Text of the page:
Is Seaweed Good For You?

In the interests of simplicity, this section refers to edible seaweed or algae or any other ocean vegetables. These include kelp (wakame, arame, kombu), nori, dulse and sea lettuce (Monostroma and Ulva lactuca).

Seaweed is rich in vitamins and minerals

Seaweed is nutrient dense and is a source of a range of minerals including iodine, iron, calcium, and potassium. It can also be a good source of fibre.

In terms of vitamins and other micronutrients, different seaweed species contain varying amounts of vitamin C, vitamin A, vitamin B12, vitamin E, vitamin K, copper, zinc, selenium, manganese, magnesium and more. Brown seaweeds (such as wakame), have been shown to contain stearidonic acid, beta carotene, fucoxanthin and violaxanthin, giving it antioxidant, anticoagulant, antibiotic and anti-inflammatory properties.

Brown seaweeds also contain Fucoidan, laminarin and alginic acid, which all exhibit anti-cancer properties in laboratory studies. The same can be said for the phlorotannins in kelp and phenolic acid in dulse.

Health benefits of seaweed

Fucoidan, a polysaccharide found within brown seaweed, can make up to 4% of its total dry mass and this has been found to be a treasure trove for researchers. Numerous studies have been carried out, conclusively showing that this substance helps to modulate the immune system, support the health of normal cells, supports blood circulation, reduces cholesterol levels, improves joint mobility and stimulates immune response. On top of that, Japanese cell studies have shown that Fucoidan causes various different types of cancer to self-destruct, including certain kinds of leukaemia cells, colon cancer cells, stomach cancer cells and breast cancer cells.

Fucoidan has also been shown to be effective against lymphoma, whilst leaving healthy cells intact, in laboratory studies.

Allow relaxation to nourish your body and soul, let your spine be loose like seaweed

– Eoin Finn

Brown seaweed, particularly wakame, also contains omega-3 fats including stearidonic acid and eicosapentaenoic acid which helps to balance out your omega-3 to omega-6 acid ratio. As per the section on Fish and Flaxseed, studies have shown that a high ratio of omega-6 to omega-3 in your diet can potentially increase your cancer risk, whilst increasing your omega-3 intake helps to balance this ratio and significantly reduces your cancer risk for a number of types of cancer.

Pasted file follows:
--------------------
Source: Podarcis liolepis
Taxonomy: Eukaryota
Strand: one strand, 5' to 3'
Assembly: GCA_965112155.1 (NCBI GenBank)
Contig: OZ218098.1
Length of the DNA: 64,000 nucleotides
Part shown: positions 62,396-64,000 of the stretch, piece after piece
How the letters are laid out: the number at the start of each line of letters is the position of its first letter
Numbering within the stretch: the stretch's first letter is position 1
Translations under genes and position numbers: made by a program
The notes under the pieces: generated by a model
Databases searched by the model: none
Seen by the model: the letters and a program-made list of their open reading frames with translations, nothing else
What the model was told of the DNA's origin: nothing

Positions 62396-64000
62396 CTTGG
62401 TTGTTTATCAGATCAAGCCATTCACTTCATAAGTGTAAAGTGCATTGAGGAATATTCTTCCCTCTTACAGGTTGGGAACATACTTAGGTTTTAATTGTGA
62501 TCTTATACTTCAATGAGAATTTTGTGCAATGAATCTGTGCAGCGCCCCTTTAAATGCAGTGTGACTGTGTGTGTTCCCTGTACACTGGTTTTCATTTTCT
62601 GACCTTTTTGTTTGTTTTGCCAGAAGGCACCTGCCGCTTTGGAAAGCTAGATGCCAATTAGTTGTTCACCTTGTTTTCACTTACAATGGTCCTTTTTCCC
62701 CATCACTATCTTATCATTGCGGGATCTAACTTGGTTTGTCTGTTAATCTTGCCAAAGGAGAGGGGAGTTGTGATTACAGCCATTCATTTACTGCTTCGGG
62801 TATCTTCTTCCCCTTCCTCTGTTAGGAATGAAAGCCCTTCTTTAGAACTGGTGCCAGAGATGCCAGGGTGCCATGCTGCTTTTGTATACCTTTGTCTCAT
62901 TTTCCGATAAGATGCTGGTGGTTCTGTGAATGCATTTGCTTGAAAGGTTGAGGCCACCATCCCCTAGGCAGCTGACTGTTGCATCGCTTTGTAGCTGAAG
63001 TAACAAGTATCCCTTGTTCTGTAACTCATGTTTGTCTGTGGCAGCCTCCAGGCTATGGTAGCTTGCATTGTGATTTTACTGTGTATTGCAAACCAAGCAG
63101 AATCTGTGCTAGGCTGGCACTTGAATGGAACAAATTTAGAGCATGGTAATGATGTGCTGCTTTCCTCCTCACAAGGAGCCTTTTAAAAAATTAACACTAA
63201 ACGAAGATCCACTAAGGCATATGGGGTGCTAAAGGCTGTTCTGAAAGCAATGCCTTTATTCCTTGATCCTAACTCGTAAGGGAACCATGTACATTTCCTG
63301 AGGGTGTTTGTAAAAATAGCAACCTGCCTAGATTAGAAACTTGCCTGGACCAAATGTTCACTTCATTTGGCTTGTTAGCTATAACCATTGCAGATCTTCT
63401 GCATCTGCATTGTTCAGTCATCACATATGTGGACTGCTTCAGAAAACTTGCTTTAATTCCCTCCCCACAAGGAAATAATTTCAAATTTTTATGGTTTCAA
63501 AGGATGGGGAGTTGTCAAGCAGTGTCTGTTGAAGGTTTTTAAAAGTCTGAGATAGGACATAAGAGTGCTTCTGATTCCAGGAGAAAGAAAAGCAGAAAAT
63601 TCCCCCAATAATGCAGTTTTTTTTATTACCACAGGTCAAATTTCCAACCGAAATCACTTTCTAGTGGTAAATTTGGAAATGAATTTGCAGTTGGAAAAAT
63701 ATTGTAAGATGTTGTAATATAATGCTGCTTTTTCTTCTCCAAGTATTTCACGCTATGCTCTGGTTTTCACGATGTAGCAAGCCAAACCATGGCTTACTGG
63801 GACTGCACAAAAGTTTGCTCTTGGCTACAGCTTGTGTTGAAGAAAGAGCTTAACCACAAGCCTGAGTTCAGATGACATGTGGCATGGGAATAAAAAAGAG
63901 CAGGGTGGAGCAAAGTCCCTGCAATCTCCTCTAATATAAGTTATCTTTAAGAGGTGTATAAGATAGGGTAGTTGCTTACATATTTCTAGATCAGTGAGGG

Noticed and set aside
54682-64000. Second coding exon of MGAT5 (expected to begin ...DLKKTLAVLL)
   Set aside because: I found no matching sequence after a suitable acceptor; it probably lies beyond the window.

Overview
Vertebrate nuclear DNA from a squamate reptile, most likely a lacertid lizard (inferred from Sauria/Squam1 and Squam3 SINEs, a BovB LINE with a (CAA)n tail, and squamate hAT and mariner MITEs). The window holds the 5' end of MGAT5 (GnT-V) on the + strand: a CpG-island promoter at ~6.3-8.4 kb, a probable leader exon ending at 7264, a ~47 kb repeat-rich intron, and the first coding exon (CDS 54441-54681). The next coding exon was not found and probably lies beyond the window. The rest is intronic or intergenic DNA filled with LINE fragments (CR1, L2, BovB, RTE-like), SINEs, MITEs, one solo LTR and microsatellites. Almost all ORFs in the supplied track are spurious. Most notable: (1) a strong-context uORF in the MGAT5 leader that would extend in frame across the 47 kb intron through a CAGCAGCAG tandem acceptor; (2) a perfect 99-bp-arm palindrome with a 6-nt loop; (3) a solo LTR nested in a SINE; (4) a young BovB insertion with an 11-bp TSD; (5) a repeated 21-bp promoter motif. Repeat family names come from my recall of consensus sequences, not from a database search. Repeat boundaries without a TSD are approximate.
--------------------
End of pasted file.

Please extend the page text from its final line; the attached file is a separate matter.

A Japanese study on rats showed that wakame reduced breast cancer cell proliferation. In another study, wakame root, known as mekabu, induced cell death in human hormone receptor negative (ER-/PR-) breast-cancer cells and suppressed mammary carcinogenesis. The extract of mekabu was administered in the rats’ drinking water without any discernible toxicity.

Wakame may also help protect you from environmental exposure to dioxins. A study showed that wakame was effective in preventing the absorption and reabsorption of dioxin through the gut.

Can seaweed cause cancer?

Whilst seaweed has been shown to be highly beneficial in a number of studies, one large study was delivered by mainstream media in a very alarmist fashion. They claimed that daily consumption of seaweed can greatly increase your risk of cancer.

The truth of the study was that out of 53,000 Japanese women (ranging in age from 40 to 69 years old) who ate seaweed daily over the course of 14 years, 134 women were diagnosed with thyroid cancer during the trial. The newspapers reported that this meant the women were 1.7 times more likely to develop cancer. This is not true. The research actually showed that they were 1.7 times more likely to develop thyroid cancer, which is quite rare. They entirely ignored the reduction in cancer rates of all other forms of cancer.

On balance, yes, thyroid cancer levels slightly increased to a 1 in 500 chance amongst postmenopausal women, but other cancers, such as breast cancer, (where you normally have a 1 in 8 chance of being diagnosed), were made considerably less likely.

We are not here in this world to drift like seaweed. Whatever intelligence we have, it is our duty to drive to the utmost

– Blanche Willis Howard

By way of compromise, I would suggest that seaweed is still included as part of a healthy diet, but perhaps not daily.

With some varieties of seaweed having almost a third of their dry mass made up of micronutrients, they are hard to dismiss as a valid food source in the fight against cancer.

However, due to the pollution of the sea, some seaweeds can contain unacceptable levels of heavy metals, including arsenic. It is often down to where it is grown. You must also bear in mind that seaweed is not a good choice for people with thyroid disorders due to the high iodine levels. Equally, there is the possibility of high sodium content, which could affect blood pressure levels in those who are susceptible to high blood pressure.

If you enjoyed this article, then why not take a look at Cancer Uncensored – Your Step By Step Guide to Cancer Prevention, Early Detection and Cancer Survival.

Cancer Uncensored

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